TBS.com, Season 4 now streaming
Cougar Town (ABC, TBS 2009-present) never found a lot of success on ABC. Maybe due to it’s terrible title? But over its first three seasons, it developed into a fun hangout sitcom that shared a lot of the same fun energy of creator Bill Lawrence’s earlier series Scrubs. What’s surprising is its second life on TBS. While shows have switched networks before, Cougar Town’s relatively low ratings and the switch from a traditional network to a cable network have led to an interesting adjustment period, as it went from an ABC budget to a TBS one that’s worth watching even if you haven’t been a Cougar Town fan before.
Hulu, first two episodes now streaming
Based on an interview podcast by the show’s creator and star, Marc Maron (at top), IFC’s new comedy Maron (IFC, 2013) is one of the most oddly auto-biographical and non-fictional scripted comedy shows I’ve ever seen. The show follows Maron through his largely auto-biographic adventures as a neurotic comedian who’s gained recent fame for interviewing his fellow comedians. It also briefly pauses these adventures to engage in an interview with a famous comedian that Maron is ostensibly talking to in the show’s version of his real life podcast WTF With Marc Maron. These interviews are also scripted. None of these strange blends of fact and fiction detract from the show (save the occasional odd line reading when someone can’t quite figure out if they’re playing themselves of “themselves”) but rather make Maron a much more compelling experience than a more traditional translation of his podcast into an interview show might have been. They do, however, make the show one of the odder sitcoms in a cable landscape already littered with quirkily off-formula variations on the genre.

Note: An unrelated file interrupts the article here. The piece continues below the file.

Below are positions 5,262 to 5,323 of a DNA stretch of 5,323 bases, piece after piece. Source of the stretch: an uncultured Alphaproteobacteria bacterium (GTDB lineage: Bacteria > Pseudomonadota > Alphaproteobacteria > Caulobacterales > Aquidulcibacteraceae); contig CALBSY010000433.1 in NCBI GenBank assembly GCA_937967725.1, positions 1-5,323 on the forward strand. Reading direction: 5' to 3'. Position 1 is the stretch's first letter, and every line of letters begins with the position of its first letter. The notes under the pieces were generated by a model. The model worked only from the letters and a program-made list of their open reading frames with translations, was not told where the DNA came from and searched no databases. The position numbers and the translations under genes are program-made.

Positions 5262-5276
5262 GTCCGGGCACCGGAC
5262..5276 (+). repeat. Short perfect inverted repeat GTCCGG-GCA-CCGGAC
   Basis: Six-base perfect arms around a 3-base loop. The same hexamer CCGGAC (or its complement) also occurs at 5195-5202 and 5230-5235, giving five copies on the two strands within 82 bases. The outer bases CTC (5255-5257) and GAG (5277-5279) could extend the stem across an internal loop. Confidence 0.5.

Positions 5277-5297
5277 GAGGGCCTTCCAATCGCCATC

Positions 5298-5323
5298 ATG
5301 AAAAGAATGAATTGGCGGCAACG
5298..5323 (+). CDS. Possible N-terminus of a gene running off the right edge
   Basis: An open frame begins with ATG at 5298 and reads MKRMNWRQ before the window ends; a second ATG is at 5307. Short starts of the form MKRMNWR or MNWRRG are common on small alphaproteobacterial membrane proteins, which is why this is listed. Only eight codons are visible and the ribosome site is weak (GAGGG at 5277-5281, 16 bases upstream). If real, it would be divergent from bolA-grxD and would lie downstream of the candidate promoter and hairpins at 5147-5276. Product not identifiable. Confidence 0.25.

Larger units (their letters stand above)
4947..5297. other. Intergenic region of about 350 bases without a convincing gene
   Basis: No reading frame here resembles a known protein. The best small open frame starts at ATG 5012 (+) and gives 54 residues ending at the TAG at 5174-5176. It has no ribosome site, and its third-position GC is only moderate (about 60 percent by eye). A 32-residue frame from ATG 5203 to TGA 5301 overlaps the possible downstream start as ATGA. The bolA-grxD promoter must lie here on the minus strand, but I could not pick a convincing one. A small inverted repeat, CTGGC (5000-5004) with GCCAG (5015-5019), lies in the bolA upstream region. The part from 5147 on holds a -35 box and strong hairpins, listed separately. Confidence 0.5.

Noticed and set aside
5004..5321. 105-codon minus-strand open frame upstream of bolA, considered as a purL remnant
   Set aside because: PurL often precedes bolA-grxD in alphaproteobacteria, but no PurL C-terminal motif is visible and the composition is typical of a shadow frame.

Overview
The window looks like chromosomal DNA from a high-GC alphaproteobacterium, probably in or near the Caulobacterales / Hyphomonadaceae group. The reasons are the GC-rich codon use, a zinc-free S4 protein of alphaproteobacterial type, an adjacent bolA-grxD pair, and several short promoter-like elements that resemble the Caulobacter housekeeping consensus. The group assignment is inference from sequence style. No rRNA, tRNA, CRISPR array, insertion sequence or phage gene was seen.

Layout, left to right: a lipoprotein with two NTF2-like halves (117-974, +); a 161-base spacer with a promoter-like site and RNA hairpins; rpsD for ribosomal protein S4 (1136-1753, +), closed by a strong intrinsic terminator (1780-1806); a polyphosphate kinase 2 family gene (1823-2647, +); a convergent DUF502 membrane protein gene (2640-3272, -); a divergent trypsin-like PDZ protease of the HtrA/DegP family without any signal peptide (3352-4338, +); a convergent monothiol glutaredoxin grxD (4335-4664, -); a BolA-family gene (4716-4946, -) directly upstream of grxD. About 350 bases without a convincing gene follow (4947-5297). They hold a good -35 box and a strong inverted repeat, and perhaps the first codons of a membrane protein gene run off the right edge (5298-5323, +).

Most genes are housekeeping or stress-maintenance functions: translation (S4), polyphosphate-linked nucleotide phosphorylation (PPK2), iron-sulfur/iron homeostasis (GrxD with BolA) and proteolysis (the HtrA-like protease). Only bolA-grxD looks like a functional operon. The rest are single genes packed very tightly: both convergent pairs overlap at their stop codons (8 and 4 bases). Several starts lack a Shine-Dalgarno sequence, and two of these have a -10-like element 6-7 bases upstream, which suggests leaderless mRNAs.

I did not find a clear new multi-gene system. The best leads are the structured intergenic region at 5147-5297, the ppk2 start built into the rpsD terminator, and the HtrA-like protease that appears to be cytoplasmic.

Netflix, first season now streaming
At first glance, there’s nothing unusual about Copper (BBC America, 2012-present). The story of a cop in 19th century New York during the Civil War is the kind of brainy spin on a cop procedural you expect BBC America to bring across the pond. Except it didn’t bring it across the pond. Instead, BBC America commissioned its own original scripted series that has nothing to do with the actual British Broadcasting Corporation, but shares a lot of the sensibilities of the rest of the network’s programming that actually does come from England. The result is a show that is simultaneously trying to act like a British drama while being almost defiantly American, a combination that sounds off-putting but in practice works out fairly well for Copper. Over it’s first season, Copper developed into a good-if-not-great show that blends historical drama and cop procedural together to form something that feels decidedly different from either. It’s a show that’s worth looking forward to as much as any of the genuine-article BBC shows in BBC America’s line-up.